Friday, September 21, 2012

The Middle East Media Sampler 9/21/2012: The Case Against Obama's Middle East Policy

From DG:

1) Reset

Exhibit A:

President Obama's Nowruz greetings to the people of Iran - March 19, 2009
So in this season of new beginnings I would like to speak clearly to Iran's leaders. We have serious differences that have grown over time. My administration is now committed to diplomacy that addresses the full range of issues before us, and to pursuing constructive ties among the United States, Iran and the international community. This process will not be advanced by threats. We seek instead engagement that is honest and grounded in mutual respect.
You, too, have a choice. The United States wants the Islamic Republic of Iran to take its rightful place in the community of nations. You have that right -- but it comes with real responsibilities, and that place cannot be reached through terror or arms, but rather through peaceful actions that demonstrate the true greatness of the Iranian people and civilization. And the measure of that greatness is not the capacity to destroy, it is your demonstrated ability to build and create. 
So on the occasion of your New Year, I want you, the people and leaders of Iran, to understand the future that we seek. It's a future with renewed exchanges among our people, and greater opportunities for partnership and commerce. It's a future where the old divisions are overcome, where you and all of your neighbors and the wider world can live in greater security and greater peace.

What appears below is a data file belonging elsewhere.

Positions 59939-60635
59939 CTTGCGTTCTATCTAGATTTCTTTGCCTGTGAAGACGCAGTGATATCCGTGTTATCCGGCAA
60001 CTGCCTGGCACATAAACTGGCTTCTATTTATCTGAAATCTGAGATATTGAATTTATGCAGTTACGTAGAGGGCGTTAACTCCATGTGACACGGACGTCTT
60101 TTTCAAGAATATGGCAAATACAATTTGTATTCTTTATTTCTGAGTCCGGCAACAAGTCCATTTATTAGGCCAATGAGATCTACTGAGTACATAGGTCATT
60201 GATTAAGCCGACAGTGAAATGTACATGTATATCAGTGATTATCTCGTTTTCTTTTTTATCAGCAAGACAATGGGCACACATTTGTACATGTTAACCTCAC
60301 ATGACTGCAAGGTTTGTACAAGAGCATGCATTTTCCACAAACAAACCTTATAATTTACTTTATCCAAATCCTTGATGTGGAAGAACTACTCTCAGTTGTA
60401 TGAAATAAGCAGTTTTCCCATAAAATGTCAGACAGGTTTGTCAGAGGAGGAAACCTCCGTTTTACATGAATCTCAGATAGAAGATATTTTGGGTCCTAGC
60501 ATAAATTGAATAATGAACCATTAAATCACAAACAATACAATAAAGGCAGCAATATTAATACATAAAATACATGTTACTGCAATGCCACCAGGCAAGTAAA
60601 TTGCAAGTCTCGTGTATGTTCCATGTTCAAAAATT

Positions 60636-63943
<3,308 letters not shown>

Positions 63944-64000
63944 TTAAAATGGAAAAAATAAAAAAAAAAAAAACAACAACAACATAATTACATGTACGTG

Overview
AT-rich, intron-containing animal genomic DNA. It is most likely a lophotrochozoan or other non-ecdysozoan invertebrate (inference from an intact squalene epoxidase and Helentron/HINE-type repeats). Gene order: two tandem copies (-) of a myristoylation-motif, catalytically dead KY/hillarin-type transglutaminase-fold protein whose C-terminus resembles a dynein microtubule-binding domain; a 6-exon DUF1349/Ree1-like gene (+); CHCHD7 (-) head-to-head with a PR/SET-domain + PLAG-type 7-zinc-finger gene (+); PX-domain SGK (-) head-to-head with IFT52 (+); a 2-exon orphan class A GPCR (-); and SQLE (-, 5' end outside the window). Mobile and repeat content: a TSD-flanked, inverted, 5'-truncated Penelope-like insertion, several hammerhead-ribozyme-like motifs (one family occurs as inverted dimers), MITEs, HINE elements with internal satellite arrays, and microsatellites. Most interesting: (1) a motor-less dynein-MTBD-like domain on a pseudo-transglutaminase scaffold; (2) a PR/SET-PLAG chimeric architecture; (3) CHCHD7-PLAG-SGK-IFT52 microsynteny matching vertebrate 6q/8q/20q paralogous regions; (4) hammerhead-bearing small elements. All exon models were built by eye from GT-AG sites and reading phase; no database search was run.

Michael Rubin - Iran Endgame - September 10, 2012
Barack Obama made outreach to Iran the cornerstone of his policy toward that country. In his first interview as president, he declared, "If countries like Iran are willing to unclench their fist, they will find an extended hand from us." In effect, though, this desperate diplomacy transformed Obama into Tehran's useful idiot. By offering to negotiate without preconditions, Obama unilaterally waived five previous Security Council resolutions that required Iran to cease uranium enrichment unconditionally. Hassan Rowhani, Iran's former nuclear negotiator, bragged about how the regime had often embraced dialogue not to resolve conflict but to buy time. 
Seeking to avoid antagonizing the regime, Obama turned his back on protesters who rose up against it in 2009. His conciliation won him no favors. On November 4, 2009, the 30th anniversary of the U.S. embassy seizure, Khamenei ridiculed Obama and his outreach. "This new president of America said beautiful things. He sent us messages constantly, both orally and written: 'Come and let us turn the page, come and create a new situation, come and let us cooperate in solving the problems of the world.' It reached this degree!" Khamenei then told assembled students that any agreement with America was off the table. 
Exhibit B:

President Obama's speech before Turkey's Parliament, April 6, 2009
This is my first trip overseas as President of the United States. I've been to the G20 summit in London, and the NATO summit in Strasbourg, and the European Union summit in Prague. Some people have asked me if I chose to continue my travels to Ankara and Istanbul to send a message to the world. And my answer is simple: Evet -- yes. (Applause.) Turkey is a critical ally. Turkey is an important part of Europe. And Turkey and the United States must stand together -- and work together -- to overcome the challenges of our time.